Homebuyers have depleted the modest gains the US housing inventory managed to build up these past few months.
Around 102,112 homes were snapped up from the national housing inventory during this year’s home shopping season, according to the September Zillow Real Estate Market Report.
The supply of homes for sale dropped 6.4% year over year in September, falling to its lowest level since at least 2013. This reversed the inventory gains between September 2018 and February 2019.
Additionally, a drop in the number of new monthly listings contributed to the current shortage. New monthly listings were 8.4% and 10.6% lower than in April and May 2018, according to the report.
However, a spike in existing home sales and new housing starts, as well as a boost in builder confidence, offset the inventory shortage.
"Housing appears to have renewed its place as a bright spot contributing to continued US economic growth,” said Skylar Olsen, director of economic research at Zillow. “The return of accelerating quarterly price growth, rising sales numbers, and increasing homebuilder confidence and activity all point to closing out 2019 on a healthy note, despite greater volatility over the course of this year."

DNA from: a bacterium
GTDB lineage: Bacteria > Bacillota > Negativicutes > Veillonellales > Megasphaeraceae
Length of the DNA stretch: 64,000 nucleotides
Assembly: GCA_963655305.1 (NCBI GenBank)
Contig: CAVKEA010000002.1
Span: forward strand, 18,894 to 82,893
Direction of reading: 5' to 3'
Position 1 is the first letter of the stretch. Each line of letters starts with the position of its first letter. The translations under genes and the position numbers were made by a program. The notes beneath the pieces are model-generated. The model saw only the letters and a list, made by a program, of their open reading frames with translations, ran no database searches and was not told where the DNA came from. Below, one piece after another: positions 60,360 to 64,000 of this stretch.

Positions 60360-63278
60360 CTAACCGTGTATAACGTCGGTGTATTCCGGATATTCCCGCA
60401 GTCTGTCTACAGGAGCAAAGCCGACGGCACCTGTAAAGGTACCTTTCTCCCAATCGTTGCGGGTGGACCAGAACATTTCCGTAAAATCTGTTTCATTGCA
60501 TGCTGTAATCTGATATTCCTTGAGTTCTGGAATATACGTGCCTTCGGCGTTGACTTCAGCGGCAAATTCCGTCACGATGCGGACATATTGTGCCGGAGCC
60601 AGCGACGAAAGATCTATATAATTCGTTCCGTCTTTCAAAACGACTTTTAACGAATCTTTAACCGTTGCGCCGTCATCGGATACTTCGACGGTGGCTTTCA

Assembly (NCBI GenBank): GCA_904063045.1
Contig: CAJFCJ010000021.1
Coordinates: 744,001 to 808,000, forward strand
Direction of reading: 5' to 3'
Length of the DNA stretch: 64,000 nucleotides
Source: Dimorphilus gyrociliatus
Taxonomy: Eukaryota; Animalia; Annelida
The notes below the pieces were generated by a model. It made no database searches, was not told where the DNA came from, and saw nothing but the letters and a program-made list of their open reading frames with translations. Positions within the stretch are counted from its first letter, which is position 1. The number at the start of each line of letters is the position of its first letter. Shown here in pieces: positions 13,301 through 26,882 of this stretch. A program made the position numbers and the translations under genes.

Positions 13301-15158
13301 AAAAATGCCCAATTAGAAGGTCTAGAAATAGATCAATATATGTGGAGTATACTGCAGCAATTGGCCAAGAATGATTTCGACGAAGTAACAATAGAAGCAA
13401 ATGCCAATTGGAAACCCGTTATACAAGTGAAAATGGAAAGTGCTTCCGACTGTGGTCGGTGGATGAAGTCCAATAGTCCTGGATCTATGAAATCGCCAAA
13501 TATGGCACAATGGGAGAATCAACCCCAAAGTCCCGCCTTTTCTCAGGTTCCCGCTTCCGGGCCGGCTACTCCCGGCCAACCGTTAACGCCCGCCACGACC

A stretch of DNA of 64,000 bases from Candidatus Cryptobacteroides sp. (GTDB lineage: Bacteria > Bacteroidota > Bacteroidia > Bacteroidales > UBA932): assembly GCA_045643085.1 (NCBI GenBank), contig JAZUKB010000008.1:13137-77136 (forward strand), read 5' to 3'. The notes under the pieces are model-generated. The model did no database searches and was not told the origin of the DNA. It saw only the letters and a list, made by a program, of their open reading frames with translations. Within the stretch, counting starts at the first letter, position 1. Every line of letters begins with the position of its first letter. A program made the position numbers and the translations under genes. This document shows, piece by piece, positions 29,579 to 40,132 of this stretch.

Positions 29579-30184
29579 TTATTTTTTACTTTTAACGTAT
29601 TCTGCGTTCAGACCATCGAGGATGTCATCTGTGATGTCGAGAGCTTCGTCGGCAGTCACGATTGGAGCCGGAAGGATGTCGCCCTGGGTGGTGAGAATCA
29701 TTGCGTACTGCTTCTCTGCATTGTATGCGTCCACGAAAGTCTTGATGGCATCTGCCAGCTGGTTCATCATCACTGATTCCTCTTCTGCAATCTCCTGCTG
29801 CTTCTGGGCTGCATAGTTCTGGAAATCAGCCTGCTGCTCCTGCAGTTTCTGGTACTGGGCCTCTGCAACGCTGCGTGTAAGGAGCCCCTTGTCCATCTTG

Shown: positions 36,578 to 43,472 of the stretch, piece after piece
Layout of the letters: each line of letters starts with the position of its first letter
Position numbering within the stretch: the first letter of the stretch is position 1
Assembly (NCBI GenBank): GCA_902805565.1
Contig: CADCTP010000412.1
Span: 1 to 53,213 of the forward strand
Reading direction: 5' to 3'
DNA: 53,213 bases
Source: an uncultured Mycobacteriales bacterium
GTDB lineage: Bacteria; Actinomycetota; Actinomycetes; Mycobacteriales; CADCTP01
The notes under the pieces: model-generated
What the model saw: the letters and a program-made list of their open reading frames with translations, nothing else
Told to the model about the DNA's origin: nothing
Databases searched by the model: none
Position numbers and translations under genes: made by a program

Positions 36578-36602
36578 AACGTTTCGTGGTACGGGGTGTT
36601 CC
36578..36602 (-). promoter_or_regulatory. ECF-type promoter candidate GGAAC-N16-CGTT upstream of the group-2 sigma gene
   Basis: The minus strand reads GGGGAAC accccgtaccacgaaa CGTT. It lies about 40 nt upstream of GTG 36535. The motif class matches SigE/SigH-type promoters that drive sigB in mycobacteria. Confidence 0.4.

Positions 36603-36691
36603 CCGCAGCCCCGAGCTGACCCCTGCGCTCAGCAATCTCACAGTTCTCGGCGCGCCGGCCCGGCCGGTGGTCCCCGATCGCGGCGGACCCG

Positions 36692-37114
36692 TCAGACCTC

Inventory growth among homes for first-time and low-income buyers rose 6.7% month over month in October but fell 10.3% year over year in September. Zillow said entry-level homes are also less likely to get more affordable in the coming months. Only 12.7% of bottom-tier homes had a price cut in September, compared to 15.7% of middle-tier homes and 17.3% of top-tier homes.
Lastly, the pace of annual home-price growth slowed for the ninth straight month, down to 4.8% annually. However, the annualized rate of quarterly growth picked up speed to 4.3%.